Revolvers and other small pistols are preferred for concealed carry because they can be concealed easily.
Choosing a concealed carry weapon? We have professionals who can assist you find the best pistols for CCW.
5 BEST HANDGUNS FOR CONCEALED CARRY
When planning to buy a concealed carry handgun people tend to conflate “best” with “small,” but small relates to different people in different ways.
Six-foot-two Bert weighing 240 pounds may see a compact pistol as small in his ever expanding waistband whereas 5-foot-4 Ernie weighing 120 pounds finds the same gun too big for his skinny jeans. Therefore, “practical” might be the preferred definition. The best concealed carry handgun is what’s most practical for you.
As the term implies, a concealed carry handgun is one you could carry without alerting others to the gun’s presence. The goal when selecting a concealed carry handgun is finding one that gives you a sense of security, but also holsters comfortably and remains hidden until you access it. While this list will mention brands and specific models, their use will illustrate attributes of handguns as they relate to concealed carry.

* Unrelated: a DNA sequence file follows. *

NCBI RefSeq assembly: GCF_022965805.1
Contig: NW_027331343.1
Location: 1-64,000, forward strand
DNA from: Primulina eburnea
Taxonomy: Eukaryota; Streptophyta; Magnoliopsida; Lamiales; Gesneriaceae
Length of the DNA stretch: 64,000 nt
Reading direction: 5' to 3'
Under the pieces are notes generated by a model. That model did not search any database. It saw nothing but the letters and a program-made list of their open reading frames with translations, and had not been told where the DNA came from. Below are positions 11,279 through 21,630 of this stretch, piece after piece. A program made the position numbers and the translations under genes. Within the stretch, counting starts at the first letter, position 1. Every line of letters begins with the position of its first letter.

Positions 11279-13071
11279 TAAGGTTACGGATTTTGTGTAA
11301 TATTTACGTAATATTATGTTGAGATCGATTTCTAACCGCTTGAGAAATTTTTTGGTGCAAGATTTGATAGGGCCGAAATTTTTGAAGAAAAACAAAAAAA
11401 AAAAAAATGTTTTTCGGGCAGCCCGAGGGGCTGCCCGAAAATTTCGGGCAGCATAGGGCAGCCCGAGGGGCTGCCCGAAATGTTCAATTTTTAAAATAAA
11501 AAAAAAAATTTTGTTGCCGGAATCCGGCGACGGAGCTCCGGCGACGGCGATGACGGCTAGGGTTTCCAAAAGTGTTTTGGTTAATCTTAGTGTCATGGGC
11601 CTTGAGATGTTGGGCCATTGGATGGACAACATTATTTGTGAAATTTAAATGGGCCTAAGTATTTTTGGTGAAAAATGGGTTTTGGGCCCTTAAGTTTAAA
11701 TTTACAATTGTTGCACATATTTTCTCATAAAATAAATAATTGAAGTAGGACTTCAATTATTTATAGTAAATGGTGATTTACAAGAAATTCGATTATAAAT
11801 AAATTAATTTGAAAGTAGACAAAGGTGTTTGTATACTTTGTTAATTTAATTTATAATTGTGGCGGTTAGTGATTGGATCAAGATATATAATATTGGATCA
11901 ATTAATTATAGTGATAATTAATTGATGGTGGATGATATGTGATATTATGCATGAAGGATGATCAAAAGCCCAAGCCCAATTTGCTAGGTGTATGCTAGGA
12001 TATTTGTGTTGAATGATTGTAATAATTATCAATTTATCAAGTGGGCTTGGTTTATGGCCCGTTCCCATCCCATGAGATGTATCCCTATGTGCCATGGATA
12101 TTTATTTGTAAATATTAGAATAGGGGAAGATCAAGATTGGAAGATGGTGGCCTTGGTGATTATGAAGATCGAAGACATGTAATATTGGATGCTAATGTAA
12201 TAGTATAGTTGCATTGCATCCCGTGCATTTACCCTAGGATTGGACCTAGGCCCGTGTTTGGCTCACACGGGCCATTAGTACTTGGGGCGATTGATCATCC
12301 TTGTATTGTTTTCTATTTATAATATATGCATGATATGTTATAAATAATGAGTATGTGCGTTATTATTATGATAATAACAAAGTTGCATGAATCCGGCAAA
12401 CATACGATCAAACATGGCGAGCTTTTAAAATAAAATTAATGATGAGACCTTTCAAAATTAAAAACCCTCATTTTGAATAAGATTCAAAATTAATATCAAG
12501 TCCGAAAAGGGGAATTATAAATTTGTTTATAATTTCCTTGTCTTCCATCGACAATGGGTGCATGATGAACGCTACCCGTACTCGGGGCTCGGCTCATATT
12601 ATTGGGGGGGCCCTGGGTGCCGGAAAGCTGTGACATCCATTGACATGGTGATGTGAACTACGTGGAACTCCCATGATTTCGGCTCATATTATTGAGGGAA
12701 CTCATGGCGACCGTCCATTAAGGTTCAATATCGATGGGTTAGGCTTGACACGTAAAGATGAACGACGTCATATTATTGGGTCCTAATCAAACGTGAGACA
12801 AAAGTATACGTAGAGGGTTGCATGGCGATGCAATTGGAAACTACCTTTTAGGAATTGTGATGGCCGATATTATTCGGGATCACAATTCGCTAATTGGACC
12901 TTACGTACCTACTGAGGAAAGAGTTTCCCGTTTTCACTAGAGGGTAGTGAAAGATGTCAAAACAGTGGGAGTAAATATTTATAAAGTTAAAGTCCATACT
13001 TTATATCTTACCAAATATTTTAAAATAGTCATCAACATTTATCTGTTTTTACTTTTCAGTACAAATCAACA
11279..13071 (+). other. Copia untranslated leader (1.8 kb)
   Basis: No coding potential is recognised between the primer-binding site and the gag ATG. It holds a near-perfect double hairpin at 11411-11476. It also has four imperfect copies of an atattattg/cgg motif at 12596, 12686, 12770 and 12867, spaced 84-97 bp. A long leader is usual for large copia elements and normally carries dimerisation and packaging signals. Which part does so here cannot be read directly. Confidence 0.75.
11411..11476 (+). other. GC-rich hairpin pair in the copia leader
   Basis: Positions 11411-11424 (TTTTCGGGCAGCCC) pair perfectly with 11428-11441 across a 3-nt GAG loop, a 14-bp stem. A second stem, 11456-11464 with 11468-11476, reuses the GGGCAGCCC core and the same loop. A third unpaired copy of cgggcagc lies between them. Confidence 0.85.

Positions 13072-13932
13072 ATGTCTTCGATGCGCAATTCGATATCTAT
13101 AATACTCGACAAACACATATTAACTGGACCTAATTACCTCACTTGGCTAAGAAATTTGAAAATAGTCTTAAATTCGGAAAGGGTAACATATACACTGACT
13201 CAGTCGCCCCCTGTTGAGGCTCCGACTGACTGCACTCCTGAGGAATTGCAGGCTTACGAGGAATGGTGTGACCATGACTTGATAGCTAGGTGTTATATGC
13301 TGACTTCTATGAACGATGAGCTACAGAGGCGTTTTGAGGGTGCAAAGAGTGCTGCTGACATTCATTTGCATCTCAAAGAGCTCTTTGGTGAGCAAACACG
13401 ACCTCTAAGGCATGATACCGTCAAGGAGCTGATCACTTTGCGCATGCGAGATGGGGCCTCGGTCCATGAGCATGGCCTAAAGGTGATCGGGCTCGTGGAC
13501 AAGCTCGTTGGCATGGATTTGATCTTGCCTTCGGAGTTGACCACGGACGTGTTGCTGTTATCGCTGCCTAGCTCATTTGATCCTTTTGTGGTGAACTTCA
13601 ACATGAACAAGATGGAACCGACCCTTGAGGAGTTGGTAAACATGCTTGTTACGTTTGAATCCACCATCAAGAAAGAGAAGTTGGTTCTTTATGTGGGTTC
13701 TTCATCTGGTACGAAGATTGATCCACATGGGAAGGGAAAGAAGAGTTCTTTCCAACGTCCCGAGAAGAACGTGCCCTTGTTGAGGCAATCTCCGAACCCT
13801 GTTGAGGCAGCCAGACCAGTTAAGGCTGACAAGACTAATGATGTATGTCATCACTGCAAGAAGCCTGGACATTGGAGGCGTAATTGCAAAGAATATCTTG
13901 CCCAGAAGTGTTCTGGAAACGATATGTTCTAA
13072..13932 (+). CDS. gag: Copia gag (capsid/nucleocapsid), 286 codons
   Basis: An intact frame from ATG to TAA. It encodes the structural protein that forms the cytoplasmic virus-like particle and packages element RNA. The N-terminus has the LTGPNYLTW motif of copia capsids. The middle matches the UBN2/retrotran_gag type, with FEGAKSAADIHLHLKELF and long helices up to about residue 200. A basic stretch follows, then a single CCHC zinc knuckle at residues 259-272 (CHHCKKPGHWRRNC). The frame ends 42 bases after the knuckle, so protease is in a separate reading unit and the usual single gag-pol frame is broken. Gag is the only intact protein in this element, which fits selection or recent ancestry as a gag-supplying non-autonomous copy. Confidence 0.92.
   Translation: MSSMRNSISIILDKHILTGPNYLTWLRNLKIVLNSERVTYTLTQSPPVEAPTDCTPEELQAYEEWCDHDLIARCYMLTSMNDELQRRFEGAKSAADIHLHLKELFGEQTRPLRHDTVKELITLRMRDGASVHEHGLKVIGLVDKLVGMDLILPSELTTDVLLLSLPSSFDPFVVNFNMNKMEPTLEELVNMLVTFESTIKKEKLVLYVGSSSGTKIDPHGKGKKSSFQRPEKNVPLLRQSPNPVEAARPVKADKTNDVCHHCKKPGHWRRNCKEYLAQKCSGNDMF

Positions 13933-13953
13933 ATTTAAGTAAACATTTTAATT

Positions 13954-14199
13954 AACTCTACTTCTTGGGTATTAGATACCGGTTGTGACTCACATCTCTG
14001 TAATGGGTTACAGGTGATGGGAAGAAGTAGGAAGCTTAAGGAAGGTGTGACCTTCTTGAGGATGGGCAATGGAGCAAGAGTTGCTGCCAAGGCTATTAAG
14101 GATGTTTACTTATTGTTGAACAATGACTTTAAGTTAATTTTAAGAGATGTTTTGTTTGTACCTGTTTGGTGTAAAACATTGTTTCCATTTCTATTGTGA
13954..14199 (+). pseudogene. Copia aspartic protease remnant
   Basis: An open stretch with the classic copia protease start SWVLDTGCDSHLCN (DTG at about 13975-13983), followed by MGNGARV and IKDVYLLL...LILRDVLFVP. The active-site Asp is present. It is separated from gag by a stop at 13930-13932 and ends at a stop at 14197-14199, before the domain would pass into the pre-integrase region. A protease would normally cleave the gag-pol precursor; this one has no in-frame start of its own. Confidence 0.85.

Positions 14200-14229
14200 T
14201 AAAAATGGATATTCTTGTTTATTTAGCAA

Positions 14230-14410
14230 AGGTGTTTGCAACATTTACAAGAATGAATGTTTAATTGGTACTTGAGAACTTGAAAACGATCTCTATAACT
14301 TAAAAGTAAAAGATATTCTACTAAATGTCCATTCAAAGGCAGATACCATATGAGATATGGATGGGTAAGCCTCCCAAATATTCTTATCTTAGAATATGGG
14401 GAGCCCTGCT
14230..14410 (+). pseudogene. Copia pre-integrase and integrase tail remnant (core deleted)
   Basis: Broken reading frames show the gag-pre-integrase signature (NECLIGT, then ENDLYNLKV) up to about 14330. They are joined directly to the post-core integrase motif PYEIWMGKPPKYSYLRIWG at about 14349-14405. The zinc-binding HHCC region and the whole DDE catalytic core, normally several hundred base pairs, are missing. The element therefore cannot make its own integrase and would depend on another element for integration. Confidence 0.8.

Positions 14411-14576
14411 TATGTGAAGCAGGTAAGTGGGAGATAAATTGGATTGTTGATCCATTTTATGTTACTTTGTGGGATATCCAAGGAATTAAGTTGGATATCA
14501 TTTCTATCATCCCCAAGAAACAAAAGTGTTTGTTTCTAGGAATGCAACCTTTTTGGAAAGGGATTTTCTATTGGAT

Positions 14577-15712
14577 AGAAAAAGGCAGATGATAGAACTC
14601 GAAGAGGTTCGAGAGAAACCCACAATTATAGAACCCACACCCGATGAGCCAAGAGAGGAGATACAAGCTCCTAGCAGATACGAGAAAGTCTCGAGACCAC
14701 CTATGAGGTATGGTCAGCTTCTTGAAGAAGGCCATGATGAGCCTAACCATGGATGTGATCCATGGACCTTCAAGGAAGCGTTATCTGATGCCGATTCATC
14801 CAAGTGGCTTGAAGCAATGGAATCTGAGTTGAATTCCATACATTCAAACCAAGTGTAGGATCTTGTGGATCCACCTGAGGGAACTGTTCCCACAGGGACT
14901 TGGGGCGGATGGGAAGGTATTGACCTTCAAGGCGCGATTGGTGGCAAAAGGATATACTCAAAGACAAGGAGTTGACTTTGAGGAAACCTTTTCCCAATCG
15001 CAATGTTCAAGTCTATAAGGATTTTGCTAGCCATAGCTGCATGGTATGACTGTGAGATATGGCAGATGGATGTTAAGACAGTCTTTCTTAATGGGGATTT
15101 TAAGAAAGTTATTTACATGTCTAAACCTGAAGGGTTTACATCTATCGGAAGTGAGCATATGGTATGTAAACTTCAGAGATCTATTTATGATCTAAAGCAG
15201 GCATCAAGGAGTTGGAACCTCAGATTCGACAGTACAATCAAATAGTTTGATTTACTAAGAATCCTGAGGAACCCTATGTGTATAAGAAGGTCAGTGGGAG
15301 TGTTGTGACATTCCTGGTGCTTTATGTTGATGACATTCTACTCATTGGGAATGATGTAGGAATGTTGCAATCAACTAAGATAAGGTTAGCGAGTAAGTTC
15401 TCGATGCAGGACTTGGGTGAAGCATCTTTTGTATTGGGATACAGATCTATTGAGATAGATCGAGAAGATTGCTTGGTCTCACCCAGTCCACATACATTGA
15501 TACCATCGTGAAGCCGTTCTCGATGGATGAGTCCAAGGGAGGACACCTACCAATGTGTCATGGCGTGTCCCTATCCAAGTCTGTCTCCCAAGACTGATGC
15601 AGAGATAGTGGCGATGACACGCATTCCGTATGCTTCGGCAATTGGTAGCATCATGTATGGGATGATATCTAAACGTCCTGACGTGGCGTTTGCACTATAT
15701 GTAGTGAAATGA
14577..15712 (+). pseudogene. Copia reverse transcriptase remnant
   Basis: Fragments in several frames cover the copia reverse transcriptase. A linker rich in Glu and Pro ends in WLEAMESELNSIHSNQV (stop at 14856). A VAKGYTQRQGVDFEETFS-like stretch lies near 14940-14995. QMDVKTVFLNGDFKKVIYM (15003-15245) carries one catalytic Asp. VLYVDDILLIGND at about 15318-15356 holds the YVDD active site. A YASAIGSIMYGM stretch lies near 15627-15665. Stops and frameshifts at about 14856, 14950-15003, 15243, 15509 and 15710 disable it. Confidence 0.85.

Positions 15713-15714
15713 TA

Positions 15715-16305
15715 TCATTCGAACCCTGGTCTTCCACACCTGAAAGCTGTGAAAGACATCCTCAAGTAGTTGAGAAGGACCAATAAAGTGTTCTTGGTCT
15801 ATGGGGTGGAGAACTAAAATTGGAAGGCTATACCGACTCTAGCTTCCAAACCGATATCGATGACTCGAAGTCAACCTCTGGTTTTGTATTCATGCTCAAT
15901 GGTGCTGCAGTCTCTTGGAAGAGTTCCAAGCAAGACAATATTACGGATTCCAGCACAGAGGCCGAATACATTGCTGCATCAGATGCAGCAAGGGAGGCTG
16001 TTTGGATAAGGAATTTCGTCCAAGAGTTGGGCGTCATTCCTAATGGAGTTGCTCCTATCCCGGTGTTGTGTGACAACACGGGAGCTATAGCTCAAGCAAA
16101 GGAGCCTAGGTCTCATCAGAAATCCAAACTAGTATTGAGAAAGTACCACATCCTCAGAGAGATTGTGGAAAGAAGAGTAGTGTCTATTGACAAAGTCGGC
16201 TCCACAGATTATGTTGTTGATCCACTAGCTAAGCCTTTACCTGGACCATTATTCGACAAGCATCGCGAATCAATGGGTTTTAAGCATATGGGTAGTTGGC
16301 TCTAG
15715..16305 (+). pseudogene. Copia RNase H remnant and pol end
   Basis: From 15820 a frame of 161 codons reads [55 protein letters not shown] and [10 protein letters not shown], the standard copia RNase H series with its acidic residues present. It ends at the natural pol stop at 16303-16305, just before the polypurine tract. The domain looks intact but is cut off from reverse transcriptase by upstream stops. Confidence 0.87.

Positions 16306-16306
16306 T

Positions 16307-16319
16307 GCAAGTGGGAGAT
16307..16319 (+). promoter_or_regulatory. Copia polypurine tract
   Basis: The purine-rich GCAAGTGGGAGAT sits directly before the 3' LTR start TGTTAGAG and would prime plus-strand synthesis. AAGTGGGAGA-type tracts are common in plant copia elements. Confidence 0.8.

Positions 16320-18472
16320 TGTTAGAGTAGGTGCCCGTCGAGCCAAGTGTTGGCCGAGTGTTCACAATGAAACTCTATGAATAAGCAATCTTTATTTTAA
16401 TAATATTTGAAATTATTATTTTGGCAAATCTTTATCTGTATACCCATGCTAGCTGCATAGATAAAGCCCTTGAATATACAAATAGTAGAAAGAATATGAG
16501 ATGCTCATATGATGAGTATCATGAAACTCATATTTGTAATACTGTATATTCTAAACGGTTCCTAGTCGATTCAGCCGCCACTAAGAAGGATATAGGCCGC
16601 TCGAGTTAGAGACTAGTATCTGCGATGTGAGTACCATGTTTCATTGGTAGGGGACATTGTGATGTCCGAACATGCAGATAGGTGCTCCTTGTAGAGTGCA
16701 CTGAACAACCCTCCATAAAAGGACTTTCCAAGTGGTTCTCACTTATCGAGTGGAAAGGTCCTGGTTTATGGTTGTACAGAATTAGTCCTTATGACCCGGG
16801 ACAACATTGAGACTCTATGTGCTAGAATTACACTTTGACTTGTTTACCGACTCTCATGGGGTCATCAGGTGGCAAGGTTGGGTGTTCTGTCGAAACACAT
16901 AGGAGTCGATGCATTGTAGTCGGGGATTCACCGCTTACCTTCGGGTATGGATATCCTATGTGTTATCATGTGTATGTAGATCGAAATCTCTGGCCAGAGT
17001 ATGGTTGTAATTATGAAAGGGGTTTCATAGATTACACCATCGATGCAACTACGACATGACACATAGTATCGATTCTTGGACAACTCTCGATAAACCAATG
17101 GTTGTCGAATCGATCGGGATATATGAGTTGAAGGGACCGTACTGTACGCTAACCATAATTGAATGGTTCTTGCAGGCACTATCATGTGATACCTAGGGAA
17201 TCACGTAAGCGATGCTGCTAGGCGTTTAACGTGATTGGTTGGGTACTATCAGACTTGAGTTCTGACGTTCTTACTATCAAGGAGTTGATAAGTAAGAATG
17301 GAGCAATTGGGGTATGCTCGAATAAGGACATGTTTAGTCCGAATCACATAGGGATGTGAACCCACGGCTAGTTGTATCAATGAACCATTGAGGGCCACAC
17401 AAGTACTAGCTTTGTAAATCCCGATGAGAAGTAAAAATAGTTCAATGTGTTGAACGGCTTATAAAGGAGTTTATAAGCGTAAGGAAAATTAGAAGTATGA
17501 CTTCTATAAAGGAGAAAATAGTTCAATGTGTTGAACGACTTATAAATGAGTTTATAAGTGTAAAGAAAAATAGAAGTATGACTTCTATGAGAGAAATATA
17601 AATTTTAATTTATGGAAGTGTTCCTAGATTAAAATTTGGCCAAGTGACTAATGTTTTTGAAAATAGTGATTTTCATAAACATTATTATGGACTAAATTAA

Here are the five best handgun options for concealed carry.
- Compact Handguns
- Snub Nosed Revolvers
- Sub Compact Handguns
- Slimline Handguns
- Pocket Pistols
1. COMPACT HANDGUNS
Gun makers generally produce smaller-scale versions of their full-size pistols as a way to offer a compact option. Thus, the gun itself is similar to its full-size cousin in many ways, but in a smaller form. Because of options like an attachment rail, adjustable sights, and a bigger magazine capacity, small pistols are becoming increasingly popular for personal protection. However, how realistic is it to hide a tiny pistol?